FAQs

It's All About the Conversation - FAQs

Does hospice care hasten a person's death?
No. Hospice is committed to neither hastening nor prolonging death. Its goal is to expand the universe of the dying patient while the disease seems to contract it. Reimbursement for hospice care usually does not cover curative treatment, but it can and does cover interventions that control distressing symptoms, with the goal of improving the patient?s quality of life. There is research that indicates that excellent supportive care can lengthen life in persons who are terminally ill (Temel et al., 2010). See the Community Resources and Clinician Education pages for links to hospice and palliative care information.

Does the new health care law include provisions for "death panels"?
No. In its original form the law contained a provision that would have reimbursed physicians for taking the time to ask their patients what level of treatment they would prefer to receive if they were terminally ill, since they may be too sick to communicate clearly under those conditions.  This provision became confused with a notion of ?death panels,? famously articulated by Sarah Palin in the summer of 2009.  The provision was removed from the proposed legislation before it became law, making such conversations less available to physicians and patients alike.

What is a "POLST" form, and how do I get one in Nebraska, since they are not yet widely used?
"POLST" stands for Physicians' Orders for Life Sustaining Treatment.  The form is usually printed on heavy stock in a vivid color, so that it is easy to find in a patient's records.  The form is a physician's order, and it results from a conversation between a patient who may be elderly and/or chronically ill, and a physician.  The information contained in the form includes the patient's preferences regarding a variety of treatments such as cardiopulmonary resuscitation, tube feeding, blood transfusions, and admission to the hospital. More information about the form is available at www.polst.org. In Nebraska, the form is being used in Columbus, Kearney, and Grand Island. Copies of the form may be obtained by contacting helenchapple@creighton.edu.

On TV shows, people who are resuscitated often survive. How well does Cardiopulmonary resuscitation (CPR) work in real life?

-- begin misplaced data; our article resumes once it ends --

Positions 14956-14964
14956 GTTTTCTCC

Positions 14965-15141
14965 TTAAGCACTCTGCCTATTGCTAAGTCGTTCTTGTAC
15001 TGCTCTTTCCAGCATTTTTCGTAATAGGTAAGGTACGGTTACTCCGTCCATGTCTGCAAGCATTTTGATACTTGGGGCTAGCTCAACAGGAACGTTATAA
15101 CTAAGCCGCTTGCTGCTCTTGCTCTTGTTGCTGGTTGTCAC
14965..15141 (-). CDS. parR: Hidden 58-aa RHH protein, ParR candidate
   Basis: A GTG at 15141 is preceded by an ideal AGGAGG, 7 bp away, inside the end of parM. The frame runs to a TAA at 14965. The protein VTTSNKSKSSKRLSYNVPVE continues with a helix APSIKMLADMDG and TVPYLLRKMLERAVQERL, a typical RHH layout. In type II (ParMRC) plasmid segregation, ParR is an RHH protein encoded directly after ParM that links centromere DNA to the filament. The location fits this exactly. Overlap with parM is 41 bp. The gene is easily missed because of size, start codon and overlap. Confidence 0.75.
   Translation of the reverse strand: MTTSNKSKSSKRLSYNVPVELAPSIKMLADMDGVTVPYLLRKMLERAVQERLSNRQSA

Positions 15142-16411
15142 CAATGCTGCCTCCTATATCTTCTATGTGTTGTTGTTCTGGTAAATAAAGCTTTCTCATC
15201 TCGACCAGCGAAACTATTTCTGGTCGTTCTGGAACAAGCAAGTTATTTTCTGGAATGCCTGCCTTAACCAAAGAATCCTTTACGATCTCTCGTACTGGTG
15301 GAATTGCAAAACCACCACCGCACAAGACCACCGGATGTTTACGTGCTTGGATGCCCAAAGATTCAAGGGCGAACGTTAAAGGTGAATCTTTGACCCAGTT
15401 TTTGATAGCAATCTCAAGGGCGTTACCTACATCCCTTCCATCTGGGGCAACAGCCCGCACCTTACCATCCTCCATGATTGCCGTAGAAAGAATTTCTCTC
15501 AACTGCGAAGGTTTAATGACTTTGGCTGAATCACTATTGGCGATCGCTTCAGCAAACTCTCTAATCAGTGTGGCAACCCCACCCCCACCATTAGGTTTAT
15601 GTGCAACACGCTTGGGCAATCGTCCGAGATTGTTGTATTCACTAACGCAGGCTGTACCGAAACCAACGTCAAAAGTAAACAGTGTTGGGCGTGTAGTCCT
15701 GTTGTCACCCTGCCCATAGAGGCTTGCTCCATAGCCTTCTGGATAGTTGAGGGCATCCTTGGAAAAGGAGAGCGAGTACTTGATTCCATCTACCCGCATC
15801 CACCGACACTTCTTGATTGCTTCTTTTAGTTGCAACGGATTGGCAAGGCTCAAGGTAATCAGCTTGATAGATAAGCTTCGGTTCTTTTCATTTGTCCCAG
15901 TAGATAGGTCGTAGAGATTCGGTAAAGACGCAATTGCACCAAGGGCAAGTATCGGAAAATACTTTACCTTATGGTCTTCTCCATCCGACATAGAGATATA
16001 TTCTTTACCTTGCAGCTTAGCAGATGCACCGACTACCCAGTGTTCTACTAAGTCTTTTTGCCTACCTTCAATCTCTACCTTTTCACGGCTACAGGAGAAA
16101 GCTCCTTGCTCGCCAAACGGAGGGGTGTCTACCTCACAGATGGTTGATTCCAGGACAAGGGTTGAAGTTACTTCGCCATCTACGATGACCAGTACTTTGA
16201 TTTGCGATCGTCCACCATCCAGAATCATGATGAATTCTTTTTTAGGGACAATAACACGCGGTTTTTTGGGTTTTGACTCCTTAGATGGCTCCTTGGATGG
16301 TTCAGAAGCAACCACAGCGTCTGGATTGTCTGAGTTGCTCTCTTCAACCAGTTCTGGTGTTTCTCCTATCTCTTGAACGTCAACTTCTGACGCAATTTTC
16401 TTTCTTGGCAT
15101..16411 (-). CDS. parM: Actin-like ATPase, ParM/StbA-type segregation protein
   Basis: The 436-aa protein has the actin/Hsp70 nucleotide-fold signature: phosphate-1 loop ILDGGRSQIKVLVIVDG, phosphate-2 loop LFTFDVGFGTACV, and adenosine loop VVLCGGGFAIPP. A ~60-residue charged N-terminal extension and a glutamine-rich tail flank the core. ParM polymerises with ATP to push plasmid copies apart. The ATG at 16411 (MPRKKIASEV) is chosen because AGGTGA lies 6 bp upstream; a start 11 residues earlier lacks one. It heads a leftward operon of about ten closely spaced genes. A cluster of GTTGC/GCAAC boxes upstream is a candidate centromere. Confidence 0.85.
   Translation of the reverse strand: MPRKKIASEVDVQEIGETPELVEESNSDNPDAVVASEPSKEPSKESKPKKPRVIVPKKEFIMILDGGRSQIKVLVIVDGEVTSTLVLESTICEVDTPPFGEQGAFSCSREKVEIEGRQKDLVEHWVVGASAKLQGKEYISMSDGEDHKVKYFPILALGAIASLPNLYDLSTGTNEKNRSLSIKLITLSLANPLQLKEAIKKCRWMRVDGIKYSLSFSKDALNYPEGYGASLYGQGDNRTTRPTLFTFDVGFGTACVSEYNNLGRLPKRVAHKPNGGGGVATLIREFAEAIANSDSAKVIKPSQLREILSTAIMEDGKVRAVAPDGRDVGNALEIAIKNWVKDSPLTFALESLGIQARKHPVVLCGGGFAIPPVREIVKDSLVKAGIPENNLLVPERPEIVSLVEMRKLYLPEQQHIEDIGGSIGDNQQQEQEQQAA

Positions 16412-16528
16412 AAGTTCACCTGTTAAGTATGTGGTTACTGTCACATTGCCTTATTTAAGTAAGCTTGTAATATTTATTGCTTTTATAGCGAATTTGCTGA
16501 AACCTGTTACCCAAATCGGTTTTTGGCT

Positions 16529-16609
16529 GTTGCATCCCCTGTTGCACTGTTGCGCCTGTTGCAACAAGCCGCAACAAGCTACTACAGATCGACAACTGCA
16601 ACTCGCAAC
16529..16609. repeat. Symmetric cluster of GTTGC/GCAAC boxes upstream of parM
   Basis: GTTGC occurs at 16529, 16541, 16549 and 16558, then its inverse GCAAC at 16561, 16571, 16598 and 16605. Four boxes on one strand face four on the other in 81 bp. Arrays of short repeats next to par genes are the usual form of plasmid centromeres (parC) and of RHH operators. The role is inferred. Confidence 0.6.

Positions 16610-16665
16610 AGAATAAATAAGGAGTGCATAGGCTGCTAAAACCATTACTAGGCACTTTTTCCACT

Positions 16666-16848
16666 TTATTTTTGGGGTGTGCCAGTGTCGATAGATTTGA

The media tends to exaggerate the effectiveness of CPR. While research to improve the outcomes continues, CPR's record of success is surprisingly poor, especially when it is compared to many other common medical interventions. Numbers vary depending on the health of the victim prior to collapse, the location of the victim, the speed of response, and the skill of the rescuers. CPR on TV often averages a 40% success rate (Jones, Brewer, & Garrison, 2000). The success of CPR in real life varies from 1% to 18%(Garza et al., 2009; Codagan, 2010)

What is the difference between an Advance Directive and a Do Not Resuscitate order?

Many people, including clinicians, can get these terms confused. It's important to understand the differences between them and the purposes they serve.

An advance directive can be completed by anyone over 18 (or 19 in Nebraska). Think of it as a sort of wish list for the future, because it has no connection with your current state of health. It can include the treatments you would prefer or dislike under conditions when you are unable to speak for yourself. These conditions may prevail when you are permanently unconscious or terminally ill. It can specify the person (called surrogate or proxy) you would like to be managing your health care decisions at that time. It can also document your desire to donate your organs, or to decline to donate. It is meant to be a tool of communication to others about your wishes only when you are unable to state those wishes on your own, and you are unlikely to regain that ability.

A Do Not Resuscitate order (DNR) is a physician's order that refers to one treatment only: cardiopulmonary resuscitation (CPR). CPR includes chest compressions, shocking the heart, and inserting a tube in the trachea to open the airway. It can cause major damage to the ribs, and its success rate is far less than on TV. Your physician could issue a DNR order after consulting with you and/or your surrogate when it was clear that resuscitation would not be of benefit to you, such as in the advanced stages of a terminal illness.

References


Codagan, M. P. (2010). CPR decision-making and older adults. Journal of Gerontological Nursing, 36(12), 10-15.

Garza, A. G., Gratton, M. C., Salomone, J. A., Lindholm, D., McElroy, J., & Archer, R. (2009). Improved patient survival using a modified resuscitation protocol for out-of-hospital cardiac arrest. Circulation, 119(19), 2597-2605.

Jones, G. K., Brewer, K. L., & Garrison, H. G. (2000). Public expectations of survival following cardiopulmonary resuscitation. Academic Emergency Medicine, 7(1), 48-53.

Temel, J. S., Greer, J. A., Muzikansky, A., Gallagher, E. R., Admane, S., Jackson, V. A., . . . Lynch, T. J. (2010). Early palliative care for patients with metastatic non-small-cell lung cancer. New England Journal of Medicine, 363, 733-742.